Hopefully it also offers a sense of the necessity of literature and art-making – how vital they are under a repressive situation.


RZ – Could you choose one poem or passage from this book to share with our audiences?

RK – I’d like to share a passage that evokes the urgency of the first month of the communication blockade in August 2019, because it shows Sumayya’s persistence in finding a way for her words to reach me. I was relieved and very moved to get this letter because even in this state of crisis, which Sumayya calls unprecedented, she still thinks like a poet, and still draws on poetic references as a way to keep going.


Sumayya Syed, 2019-08-22
(Received by Rahat six days later)

Dear Rahat, salam from the country without a post office. My brother is travelling to Delhi and will have internet access while there. I am giving him a picture of this letter so he can send it on your WhatsApp number. We are under unprecedented army cover and communication blockade.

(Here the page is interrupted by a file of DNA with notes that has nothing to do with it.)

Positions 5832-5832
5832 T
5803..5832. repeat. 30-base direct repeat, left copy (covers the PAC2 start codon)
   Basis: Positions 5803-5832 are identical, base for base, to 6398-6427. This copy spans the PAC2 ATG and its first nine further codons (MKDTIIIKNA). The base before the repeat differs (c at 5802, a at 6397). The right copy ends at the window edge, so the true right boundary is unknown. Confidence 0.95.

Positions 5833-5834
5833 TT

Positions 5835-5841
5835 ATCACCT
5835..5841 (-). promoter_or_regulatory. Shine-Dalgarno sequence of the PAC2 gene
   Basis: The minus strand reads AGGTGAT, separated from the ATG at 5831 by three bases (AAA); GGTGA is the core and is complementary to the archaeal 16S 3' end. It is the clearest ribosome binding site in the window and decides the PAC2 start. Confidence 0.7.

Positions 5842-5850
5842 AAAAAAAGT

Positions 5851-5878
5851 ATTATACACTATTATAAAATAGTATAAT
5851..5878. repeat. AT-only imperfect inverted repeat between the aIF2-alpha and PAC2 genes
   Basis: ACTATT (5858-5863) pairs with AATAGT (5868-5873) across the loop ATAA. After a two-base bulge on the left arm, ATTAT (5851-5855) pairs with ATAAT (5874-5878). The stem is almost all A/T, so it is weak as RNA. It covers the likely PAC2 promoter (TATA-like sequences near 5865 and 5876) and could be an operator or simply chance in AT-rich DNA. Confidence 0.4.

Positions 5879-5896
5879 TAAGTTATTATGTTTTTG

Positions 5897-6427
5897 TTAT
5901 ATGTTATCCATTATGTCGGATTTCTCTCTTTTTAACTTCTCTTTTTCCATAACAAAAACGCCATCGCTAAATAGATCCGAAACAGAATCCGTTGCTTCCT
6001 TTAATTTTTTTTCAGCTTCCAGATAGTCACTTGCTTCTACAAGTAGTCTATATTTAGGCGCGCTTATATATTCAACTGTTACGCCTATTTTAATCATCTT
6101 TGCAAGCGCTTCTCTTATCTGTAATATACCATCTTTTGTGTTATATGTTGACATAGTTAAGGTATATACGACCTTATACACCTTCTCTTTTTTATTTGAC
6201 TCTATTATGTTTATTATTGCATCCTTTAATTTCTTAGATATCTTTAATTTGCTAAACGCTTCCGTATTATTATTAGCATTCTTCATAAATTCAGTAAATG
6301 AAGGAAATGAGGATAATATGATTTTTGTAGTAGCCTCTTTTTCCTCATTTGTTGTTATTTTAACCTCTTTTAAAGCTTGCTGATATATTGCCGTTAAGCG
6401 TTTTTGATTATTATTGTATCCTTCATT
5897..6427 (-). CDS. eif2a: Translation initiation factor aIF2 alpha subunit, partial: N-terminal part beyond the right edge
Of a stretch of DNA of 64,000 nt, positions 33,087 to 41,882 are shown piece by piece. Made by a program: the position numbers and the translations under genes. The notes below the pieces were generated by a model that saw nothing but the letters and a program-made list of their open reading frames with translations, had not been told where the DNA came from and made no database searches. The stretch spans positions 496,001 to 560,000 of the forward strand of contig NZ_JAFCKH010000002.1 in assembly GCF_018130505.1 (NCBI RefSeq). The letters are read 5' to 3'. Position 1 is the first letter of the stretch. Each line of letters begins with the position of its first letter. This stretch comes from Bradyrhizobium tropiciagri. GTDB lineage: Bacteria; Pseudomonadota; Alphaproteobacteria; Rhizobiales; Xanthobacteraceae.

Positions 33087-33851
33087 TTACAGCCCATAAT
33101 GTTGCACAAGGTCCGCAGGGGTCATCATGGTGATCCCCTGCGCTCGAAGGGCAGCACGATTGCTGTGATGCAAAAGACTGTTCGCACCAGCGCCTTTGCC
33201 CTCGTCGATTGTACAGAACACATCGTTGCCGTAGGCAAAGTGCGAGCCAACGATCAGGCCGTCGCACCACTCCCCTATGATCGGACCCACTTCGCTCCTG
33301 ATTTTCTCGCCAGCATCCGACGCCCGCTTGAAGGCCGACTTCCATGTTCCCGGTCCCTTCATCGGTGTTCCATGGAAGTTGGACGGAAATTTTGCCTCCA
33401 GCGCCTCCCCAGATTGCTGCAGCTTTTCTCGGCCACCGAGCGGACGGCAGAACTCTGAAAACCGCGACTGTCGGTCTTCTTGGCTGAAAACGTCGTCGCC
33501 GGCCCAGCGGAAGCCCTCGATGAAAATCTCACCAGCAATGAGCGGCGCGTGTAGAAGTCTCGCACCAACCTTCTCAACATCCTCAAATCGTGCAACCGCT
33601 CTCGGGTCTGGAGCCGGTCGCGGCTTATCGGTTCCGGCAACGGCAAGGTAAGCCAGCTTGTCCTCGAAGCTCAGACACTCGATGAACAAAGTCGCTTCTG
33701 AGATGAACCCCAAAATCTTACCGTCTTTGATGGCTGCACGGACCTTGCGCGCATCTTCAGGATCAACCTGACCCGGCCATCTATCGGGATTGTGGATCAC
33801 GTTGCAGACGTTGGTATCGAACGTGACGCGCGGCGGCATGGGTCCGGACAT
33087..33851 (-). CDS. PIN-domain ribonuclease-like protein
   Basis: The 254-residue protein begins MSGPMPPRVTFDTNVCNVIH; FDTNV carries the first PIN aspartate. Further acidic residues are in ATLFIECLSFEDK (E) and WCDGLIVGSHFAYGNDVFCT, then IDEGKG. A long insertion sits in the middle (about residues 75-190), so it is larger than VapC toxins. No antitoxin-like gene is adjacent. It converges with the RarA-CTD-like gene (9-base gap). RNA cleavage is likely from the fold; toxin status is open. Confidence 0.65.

This is unprecedented even by Kashmiri standards. I don’t know what news you have of Kashmir – we have no news. There is absolutely no way of hearing from anyone. This is watertight. I will likely not be able to travel to KL as I had planned to – the internet blockade has meant that I am unable to apply for a visa. The abrupt beginning of fall and the bleeding edge of summer are extremely beautiful. I keep thinking back to last year when we shared this city, except it is deadly quiet this year. I also keep remembering Darwish’s “Cities are smells.” Today Srinagar is the smell of witch hazel.